Nothing like bashing out a flash fic to blast through writer’s block. Today’s writing warm-up:
Everyone gets the ability to cast magic when they turn twenty, but each person has different types of power. We’ve seen Necromancers, Pyromancers, Sleepmancers and many more. You on the other hand are the first ever Pollenmancer, and no one likes you for it.
Can’t say I had much success with girls after my gift manifested.
I’d be chatting up someone while strolling in the Agora or sitting down at the open-air theatre, and after a few minutes of talk, she’d inevitably ask, ‘So, what’s your gift?’
No point in lying. People often asked for demonstrations. So I’d give her my best smile, tilt my head a little and whisper, ‘Apollenmancer.’
‘A Pollenmancer,’ I’d say louder, cheeks heating up.
What came next was always the same: a glance at the sundial; she had somewhere to be. Or the play was about to start, shush.
I spent months trying and failing to impress girls, and was destined for a life of attracting hay fever victims seeking respite from their allergy. Jealousy swelled inside me at the lucky ones, those gifted with powers that others found impressive. Powers that were dangerous or even lethal, like the Windmancer, who could manifest a gale out of nowhere and the Pyromancer, who could burn you with a click of his fingers. Or the ones like the Youthmancer and the Dreammancer: powers the rich sought and paid handsomely for.
And then there were the superstars: the Thundermancer, the Sunmancer, the Necromancer, the Seamancer or the most dangerous of all, the Lovemancer. They formed a clique, attracting attention, fans and groupies, and lording it over us all. People started making sacrifices in their name to require their assistance; they prayed in their name and cursed in their name and made such a big deal out of them, just because they’d been born with a more powerful gift than the rest of us.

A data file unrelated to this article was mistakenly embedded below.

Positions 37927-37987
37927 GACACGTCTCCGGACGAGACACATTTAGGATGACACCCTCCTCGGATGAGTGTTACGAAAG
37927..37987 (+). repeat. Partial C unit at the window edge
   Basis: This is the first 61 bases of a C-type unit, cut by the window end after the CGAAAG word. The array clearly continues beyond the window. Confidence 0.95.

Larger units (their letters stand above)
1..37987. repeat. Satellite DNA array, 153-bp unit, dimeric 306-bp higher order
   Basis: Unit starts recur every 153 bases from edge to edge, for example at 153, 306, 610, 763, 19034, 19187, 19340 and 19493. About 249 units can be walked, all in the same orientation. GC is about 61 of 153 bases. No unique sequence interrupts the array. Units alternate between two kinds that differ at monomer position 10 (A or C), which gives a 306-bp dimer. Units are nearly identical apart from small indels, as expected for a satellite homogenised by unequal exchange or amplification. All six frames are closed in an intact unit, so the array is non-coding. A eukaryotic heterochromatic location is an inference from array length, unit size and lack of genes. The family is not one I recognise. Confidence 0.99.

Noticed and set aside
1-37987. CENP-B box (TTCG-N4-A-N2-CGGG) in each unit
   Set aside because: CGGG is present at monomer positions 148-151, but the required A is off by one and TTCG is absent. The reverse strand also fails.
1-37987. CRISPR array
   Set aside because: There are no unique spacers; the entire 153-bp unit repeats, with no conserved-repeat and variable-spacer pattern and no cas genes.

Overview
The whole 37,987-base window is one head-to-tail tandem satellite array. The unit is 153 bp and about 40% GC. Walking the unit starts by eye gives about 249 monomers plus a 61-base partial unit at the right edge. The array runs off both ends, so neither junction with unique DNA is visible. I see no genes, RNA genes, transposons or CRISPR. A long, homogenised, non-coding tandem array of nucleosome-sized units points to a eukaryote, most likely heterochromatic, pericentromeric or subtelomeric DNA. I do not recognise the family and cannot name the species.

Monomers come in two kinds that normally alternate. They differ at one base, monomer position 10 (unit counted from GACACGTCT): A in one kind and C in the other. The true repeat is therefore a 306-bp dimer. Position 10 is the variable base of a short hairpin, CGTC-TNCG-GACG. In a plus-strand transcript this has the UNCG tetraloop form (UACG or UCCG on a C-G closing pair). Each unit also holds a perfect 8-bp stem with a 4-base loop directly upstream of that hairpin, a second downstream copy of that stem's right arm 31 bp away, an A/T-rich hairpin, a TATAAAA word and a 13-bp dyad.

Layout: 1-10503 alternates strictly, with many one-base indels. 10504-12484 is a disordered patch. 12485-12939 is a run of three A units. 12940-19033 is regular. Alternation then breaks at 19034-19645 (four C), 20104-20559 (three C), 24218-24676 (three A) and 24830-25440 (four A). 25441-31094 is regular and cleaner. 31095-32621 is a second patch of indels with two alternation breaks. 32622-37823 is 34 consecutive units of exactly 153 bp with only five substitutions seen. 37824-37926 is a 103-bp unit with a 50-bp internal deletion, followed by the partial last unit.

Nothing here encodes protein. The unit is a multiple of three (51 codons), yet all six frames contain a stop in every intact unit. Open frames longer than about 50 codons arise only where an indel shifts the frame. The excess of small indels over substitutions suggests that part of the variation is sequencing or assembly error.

But no matter how annoyed I felt at yet another festival in their name, I burned with longing to join their stupid clique. Moving into the mountainside commune they’d built for themselves became my number one goal. I bet I’d get plenty of girls then, I thought.
I spent the next few months developing my skill and considering my next steps. Attracting a swarm of bees — impressive to some — seemed merely a party trick to those who could command the sun or the lightning. I tried bribing, flirting, the lot. Nothing worked, so one option remained to me: blackmail.
A year after training hard, I’d become attuned with the rhythms of nature and the secrets of plants. I knew the right moment to cause maximum disaster, and when it came, I didn’t hesitate: I stopped all pollen from being produced. My range now encompassed the whole country. Soon the bees starved, the flowers died, the orchards went fruitless, the harvest failed.
Spring would come only when I wanted to.
Word soon spread out and people came in droves to beg of me to restore the order of nature. Some threatened me, others made sacrifices in my name. I’d started getting famous and basked in the adulation, but I refused to comply. I wanted more than the temples and the fame: I wanted the clique to notice me. I wanted in.
It didn’t take long before the two scary ones, the Thundermancer and the Seamancer, brothers as it turned out, came to invite me in person to one of their parties — on the condition I made spring happen.
‘People’ve been expecting us to fix things and we can’t,’ one of them admitted. ‘You make us look bad.’
I gave them both a sweet smile and said that I’d consider their request only if I moved in with them. An invitation to a party didn’t seem like a great reward for one who could command nature, now did it?
After a whispered conversation, the largest one turned to me. ‘If that’s what you want, Demeter, so be it. You can come live at Olympus with us.’
28 March 2018